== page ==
Food parcels were never forgotten
An Englishman who received food relief parcels from Southland schools after World War II yesterday met a former Dipton schoolboy to personally express his gratitude.
Roger Button, who now lives in Florida, decided to holiday in New Zealand so he could meet Ross Harrison, who had sent tinned goods to his school in Norwich, England - a city heavily damaged by aerial bombing during the war.
During their emotional first meeting, Mr Button said he had spent several decades hoping he would one day get to shake the hands of people who had sent the parcels.
"It was more than 60 years ago but I have not forgotten the kindness of Southland and Invercargill schoolchildren when I was about 8 years old," he said.
Mr Button gave Mr Harrison a book about war-torn Norwich and the pair discussed the war.
He explained how hard it was to live on rationed food, which was why his family were so grateful when he came home from school with the tins.
"I remember how delighted mum and dad were when I brought home the tin of meat and four tins of fruit in a paper bag. It had a note attached saying it came from Invercargill," he said.
Mr Harrison said it was overwhelming to meet Mr Button, with whom he would stay in contact.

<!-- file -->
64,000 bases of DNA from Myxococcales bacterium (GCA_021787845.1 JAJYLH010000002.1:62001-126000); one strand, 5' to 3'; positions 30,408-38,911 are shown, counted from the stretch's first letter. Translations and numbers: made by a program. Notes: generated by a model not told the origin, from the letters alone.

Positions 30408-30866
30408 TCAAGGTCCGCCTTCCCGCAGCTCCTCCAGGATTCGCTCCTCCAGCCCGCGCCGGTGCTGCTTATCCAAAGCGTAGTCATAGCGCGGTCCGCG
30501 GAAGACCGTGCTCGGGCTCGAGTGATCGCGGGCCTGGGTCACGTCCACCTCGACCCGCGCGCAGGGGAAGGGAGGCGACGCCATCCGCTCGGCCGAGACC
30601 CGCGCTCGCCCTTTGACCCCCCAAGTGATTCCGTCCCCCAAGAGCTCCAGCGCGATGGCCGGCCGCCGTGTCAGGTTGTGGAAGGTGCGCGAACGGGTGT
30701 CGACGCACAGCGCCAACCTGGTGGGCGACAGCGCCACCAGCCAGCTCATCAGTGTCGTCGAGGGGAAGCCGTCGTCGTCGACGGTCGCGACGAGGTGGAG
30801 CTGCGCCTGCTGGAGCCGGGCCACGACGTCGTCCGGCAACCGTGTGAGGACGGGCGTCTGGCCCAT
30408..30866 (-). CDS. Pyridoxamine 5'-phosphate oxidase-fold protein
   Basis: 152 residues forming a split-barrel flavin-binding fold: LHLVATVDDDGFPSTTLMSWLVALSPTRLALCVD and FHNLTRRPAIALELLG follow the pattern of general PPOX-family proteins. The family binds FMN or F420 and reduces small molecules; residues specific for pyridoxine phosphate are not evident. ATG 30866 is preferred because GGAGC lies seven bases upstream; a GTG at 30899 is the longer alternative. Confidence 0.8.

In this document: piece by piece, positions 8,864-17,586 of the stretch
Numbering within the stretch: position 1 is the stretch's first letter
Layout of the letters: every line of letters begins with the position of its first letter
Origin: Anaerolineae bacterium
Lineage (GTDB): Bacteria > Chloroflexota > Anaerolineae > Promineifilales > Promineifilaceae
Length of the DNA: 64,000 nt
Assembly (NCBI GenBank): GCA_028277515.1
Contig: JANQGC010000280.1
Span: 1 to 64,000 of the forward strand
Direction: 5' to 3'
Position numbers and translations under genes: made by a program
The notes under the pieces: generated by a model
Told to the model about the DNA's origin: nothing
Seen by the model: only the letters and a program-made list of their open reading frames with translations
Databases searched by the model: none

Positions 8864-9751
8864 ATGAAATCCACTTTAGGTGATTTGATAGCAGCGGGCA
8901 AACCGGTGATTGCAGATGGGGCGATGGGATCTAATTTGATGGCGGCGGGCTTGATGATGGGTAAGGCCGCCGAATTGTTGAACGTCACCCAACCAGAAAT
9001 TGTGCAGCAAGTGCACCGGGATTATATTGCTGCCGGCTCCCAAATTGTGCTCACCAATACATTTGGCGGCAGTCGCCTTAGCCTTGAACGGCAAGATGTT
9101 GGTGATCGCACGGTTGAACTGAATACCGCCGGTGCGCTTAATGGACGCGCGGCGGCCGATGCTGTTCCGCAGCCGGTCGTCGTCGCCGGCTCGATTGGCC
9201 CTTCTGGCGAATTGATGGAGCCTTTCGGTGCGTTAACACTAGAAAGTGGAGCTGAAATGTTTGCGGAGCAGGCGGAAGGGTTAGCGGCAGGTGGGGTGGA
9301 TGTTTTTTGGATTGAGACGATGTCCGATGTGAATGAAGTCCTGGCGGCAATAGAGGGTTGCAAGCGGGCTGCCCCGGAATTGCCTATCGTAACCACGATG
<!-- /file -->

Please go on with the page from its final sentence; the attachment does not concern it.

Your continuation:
He remembered biking around Dipton with a friend when they were about 12, collecting tins of food like tongue and rabbit to send to Britain.
They made a metre square pile of tins at the end of the school corridor, he said.
The two men said they had a lot in common and would continue to build on the new friendship.
Mr Button said he was surprised how big and beautiful Invercargill was.
He was looking forward to the next few days in Southland.
He will visit Dipton school tomorrow with Mr Harrison.
Mr Button also presented a book about Norwich during the war to Invercargill Mayor Tim Shadbolt.
"You represent the people of Invercargill and I want to say thank you to all the wonderful children of 1948 who were so kind to think about and help the starving children in England," Mr Button said.
The Southland Times